The Arab uprisings have changed Arabic hip-hop by greatly raising the profile of Arab rappers across the world and spurring intensive collaboration among them. We take a closer look at the genre and present you our favourite Arab hip-hop artists of today.
Before 2011, international coverage of Arab hip-hop artists was quite rare. The youth-driven nature of the recent uprisings, though, has made Arab rappers, especially those in the diaspora, a go-to source of insight. International media coverage, as well as the continuous rise of social media, have both played a critical role in expanding Arabic hip-hop’s audience, spreading the revolutionaries’ message, and helping artists from across the diaspora and the Middle East to forge a more unified, vibrant, and coherent Arab hip-hop movement.
The Arab uprisings gave Arabic hip-hop new energy, vitality, and inter-connectedness, and in Libya and Tunisia, it could be said that they have sparked a ‘revolution’ in the Arab world’s hip-hop scenes. Here are our favourite Arab hip-hop artists that are leading the scene at the moment.
The Narcycist or simply Narcy (a.k.a. Yassin Alsalman) was the first Arab rapper I ever discovered back in 2010! Narcy’s family is from Basra, Iraq, but he was born in Dubai. Later on, his family moved to Montréal, Canada where he’s now based.
He describes his life as a constant back and forth between the UAE and Montréal — his high school years were spent in Dubai, but he went to university in Montréal. Narcy is an ambitious artist; he’s also an actor, journalist, and educator, seeking to transmit his experience of being Arab (especially Iraqi) in the West through his work.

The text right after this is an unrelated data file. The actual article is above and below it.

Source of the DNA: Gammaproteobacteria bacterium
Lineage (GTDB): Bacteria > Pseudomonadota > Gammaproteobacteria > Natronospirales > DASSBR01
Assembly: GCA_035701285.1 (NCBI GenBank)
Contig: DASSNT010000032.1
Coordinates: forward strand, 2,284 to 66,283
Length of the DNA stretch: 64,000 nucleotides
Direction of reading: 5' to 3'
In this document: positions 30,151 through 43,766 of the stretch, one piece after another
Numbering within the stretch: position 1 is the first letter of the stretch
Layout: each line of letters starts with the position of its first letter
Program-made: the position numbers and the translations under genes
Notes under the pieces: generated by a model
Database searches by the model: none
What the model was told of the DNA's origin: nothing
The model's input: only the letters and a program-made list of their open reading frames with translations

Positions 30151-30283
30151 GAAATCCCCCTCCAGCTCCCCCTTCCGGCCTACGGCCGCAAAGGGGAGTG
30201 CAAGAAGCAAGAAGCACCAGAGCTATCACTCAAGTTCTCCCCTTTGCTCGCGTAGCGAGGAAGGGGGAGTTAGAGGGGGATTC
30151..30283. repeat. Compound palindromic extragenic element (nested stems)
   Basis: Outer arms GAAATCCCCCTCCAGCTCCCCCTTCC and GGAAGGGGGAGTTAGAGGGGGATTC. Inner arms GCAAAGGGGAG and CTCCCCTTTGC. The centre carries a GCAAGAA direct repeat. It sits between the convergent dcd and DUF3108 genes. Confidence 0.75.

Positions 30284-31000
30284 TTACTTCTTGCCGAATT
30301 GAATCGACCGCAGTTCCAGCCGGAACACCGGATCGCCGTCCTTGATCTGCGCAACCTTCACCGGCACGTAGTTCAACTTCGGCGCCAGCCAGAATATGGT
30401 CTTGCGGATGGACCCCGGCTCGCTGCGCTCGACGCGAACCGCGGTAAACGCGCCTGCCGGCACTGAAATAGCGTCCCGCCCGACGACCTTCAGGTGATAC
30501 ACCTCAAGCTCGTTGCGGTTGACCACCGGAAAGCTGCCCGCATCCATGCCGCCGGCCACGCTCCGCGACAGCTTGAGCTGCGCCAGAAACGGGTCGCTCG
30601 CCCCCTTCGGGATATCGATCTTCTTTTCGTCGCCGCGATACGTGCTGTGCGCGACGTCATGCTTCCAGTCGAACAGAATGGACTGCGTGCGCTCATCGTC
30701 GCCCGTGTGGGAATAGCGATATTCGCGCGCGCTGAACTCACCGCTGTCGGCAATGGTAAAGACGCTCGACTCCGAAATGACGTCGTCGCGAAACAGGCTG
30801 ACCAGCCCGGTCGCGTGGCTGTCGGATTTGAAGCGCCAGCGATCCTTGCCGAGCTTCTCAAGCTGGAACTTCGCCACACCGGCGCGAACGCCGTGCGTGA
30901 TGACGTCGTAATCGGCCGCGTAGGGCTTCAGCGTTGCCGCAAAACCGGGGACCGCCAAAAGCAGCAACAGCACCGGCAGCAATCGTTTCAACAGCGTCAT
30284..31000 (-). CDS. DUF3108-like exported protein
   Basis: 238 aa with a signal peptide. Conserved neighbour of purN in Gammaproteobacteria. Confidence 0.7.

Born in Saudi Arabia and raised in Washington D.C., Omar Offendum is a Syrian rapper, poet, and activist (or “peace pusher” as he calls it). Starting out as part of the N.O.M.A.D.S. duo with Sudanese-American rapper Mr. Tibbz, he then moved to Los Angeles to collaborate with Palestinian-Filipino trio the Philistines.
Offendum raps both in Arabic and English and has said that his music works to convey the complexity of the Arab-American identity. He tours the world not only with his music but also holding lectures and workshops at major universities like Stanford.
Shadia Mansour is one of the most powerful and beautiful voices of the Palestinian resistance. She is a British-Palestinian MC, though she became known by performing classical Arab protest music at an early age. Mansour is now dubbed the ‘‘first lady of Arabic hip-hop,” though sadly, she’s probably still one of the only ladies in the game.
Her family hails from Haifa and Nazareth, and she spent most of her summers visiting extended family there. Onstage, she reps the Palestinian people by wearing a traditional Palestinian thawb (see the video above).
She is, no doubt, an outspoken and patriotic Palestinian, rapping almost exclusively in Arabic. She describes her music as “a musical intifada (uprising) against oppression,” whether it be the occupation of Palestine, the repression of women, or the conservative opposition to her music.
What do you think of Arab hip-hop movement? Do you have any favourite artists?
Text: Irina Gorskaia